A recent ruling in U.S. District Court reaffirmed that private property owners, not the state of Colorado, own the land beneath the Arkansas River and other Colorado waterways.
Federal Judge Kathleen Tafoya ruled in favor of defendants Mark Warsewa and Linda Joseph of Texas Creek as well as the state of Colorado, which entered the case later. The ruling (Case No. 18-cv-01710-KMT) also orders plaintiff Roger Hill to pay the defendants’ legal cost.
Hill, a resident of Colorado Springs, likes to wade the Arkansas River while fly-fishing, and he filed the lawsuit against Warsewa and Joseph, who live on property they own along the river near Texas Creek.
The couple’s property is at one of Hill’s favorite fishing spots, and court filings show that Hill has had multiple encounters with the couple, who have reportedly thrown rocks at him and threatened to call the Fremont County sheriff.
Warsewa and Joseph assert that they own the land under the river, and Tafoya’s ruling in federal court validates that assertion.
Hill’s lawsuit is the most recent example of litigation prompted by conflict between private property owners and recreational users of Colorado’s waterways.
The Colorado Constitution declares the waters of every natural stream in the state to be public property (in the context of appropriating water by putting it to beneficial use, which becomes the basis of a water right).
In 1979 the Colorado Supreme Court ruled in People v. Emmert that the constitutional provision does not grant public access to the state’s waters for recreational use when the water flows through private property.
However, the state legislature muddied the statutory waters while the Emmert case was pending. In response to the lawsuit, the Colorado General Assembly amended the criminal trespass statute to clarify the definition of “premises” to mean “the stream banks and beds of any non-navigable fresh water streams flowing through such real property.”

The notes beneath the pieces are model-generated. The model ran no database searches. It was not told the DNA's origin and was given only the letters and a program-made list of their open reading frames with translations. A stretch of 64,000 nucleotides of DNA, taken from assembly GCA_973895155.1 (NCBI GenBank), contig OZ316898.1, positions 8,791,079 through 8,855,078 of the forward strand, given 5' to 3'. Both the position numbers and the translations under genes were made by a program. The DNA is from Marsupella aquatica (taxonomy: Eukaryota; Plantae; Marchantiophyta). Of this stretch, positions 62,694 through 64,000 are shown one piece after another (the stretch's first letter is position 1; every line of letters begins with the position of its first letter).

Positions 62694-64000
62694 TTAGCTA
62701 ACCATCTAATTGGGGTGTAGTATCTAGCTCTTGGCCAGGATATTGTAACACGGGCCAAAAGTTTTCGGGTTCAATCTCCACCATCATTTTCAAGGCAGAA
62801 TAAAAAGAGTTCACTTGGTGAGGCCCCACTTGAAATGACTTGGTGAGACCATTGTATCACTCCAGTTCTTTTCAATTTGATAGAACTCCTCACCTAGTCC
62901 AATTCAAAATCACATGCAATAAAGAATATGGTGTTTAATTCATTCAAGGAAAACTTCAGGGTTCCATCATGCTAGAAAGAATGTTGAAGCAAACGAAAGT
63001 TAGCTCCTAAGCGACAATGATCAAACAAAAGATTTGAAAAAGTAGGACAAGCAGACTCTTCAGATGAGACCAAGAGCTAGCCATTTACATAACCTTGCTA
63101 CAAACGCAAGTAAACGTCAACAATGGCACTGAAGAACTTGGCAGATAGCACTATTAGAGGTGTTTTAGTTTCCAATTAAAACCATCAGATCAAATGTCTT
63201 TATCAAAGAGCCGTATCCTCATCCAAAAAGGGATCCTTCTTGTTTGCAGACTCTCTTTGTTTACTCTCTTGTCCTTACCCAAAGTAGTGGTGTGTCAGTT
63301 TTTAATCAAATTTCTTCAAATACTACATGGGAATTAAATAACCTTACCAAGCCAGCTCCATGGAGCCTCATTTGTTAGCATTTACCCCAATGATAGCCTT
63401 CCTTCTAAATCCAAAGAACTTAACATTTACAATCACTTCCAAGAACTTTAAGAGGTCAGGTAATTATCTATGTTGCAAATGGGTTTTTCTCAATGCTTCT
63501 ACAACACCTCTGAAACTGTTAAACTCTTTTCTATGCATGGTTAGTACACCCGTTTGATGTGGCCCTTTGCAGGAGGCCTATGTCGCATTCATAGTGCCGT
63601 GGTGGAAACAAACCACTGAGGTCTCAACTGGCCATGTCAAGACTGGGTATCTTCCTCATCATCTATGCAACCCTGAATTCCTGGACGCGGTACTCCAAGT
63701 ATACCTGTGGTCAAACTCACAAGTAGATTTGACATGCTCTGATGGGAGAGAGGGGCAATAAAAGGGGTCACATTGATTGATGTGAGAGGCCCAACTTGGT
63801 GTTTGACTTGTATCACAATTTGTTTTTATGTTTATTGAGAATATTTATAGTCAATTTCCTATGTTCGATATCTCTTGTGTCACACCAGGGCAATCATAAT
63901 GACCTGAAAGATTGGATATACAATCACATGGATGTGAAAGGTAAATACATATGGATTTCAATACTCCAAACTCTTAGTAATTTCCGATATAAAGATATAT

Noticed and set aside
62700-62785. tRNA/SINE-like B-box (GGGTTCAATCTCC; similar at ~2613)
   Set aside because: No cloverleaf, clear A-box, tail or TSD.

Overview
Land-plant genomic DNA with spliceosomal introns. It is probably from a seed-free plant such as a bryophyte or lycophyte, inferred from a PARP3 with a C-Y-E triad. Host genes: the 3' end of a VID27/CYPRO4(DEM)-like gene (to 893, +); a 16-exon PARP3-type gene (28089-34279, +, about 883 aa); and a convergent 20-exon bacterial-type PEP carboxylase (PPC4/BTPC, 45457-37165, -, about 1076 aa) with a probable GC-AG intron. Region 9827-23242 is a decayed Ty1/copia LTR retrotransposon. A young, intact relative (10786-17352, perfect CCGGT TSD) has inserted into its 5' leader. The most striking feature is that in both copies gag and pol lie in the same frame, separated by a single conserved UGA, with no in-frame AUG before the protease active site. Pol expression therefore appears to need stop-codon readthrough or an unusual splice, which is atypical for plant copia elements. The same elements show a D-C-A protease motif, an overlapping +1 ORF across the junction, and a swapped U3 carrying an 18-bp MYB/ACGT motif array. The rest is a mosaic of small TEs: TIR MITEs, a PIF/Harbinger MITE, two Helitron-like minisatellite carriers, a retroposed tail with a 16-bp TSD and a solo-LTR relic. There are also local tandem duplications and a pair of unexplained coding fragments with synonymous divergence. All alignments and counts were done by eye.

The court ruling and legislative change precipitated an opinion issued by the state attorney general stating that boaters floating across private property are not guilty of criminal trespass if they don’t touch the river banks or the riverbed.
In other words, Hill was guilty of criminal trespass on Joseph and Warsewa’s property while wade-fishing because he was standing on the riverbed.
Hill’s case sought to change that by having the court apply the doctrine of “navigability for title,” which makes riverbeds the property of the state for waterways determined to be navigable at the time statehood was granted.
Hill’s case asserted that this section of the Arkansas River was navigable because it was used by trappers to transport pelts and later, in the 1870s, by the railroad to move timber downstream for railroad ties.
Since navigability is determined by federal law, a ruling in favor of the plaintiff could have had far-reaching consequences, with private property along Colorado waterways suddenly becoming the property of the state.
So the Colorado Attorney General’s Office filed to participate in the case “for the limited purpose of protecting the sovereign interests that would be affected by the requested declaration that the state holds title to certain lands currently held in title by private parties.
“Among other things, determining title in this case could have tax implications and may raise questions about other parcels of land, which are not and have never been considered to be public.”
Court documents indicate the state and the original defendants filed motions to dismiss the case “for lack of prudential standing, lack of constitutional standing, and failure to state a claim for relief.”
The plaintiff then filed a motion to remand the case to State Court “because the (federal) court lacks subject matter jurisdiction.”
Tafoya’s recent ruling granted the motions to dismiss the case, stating “The Tenth Circuit has held that dismissing a case for lack of prudential standing is appropriate … . Because he lacks prudential standing, Mr. Hill has failed to state a claim and therefore … his case must be dismissed.”
Tafoya also denied the plaintiff’s motion to remand the case to State Court and ordered the plaintiff to pay the defendants’ legal costs incurred as a result of the case.
Following the District Court ruling, attorney Alexander Hood, acting on behalf of Hill, filed a notice of appeal to the U.S. Court of Appeals for the Tenth Circuit.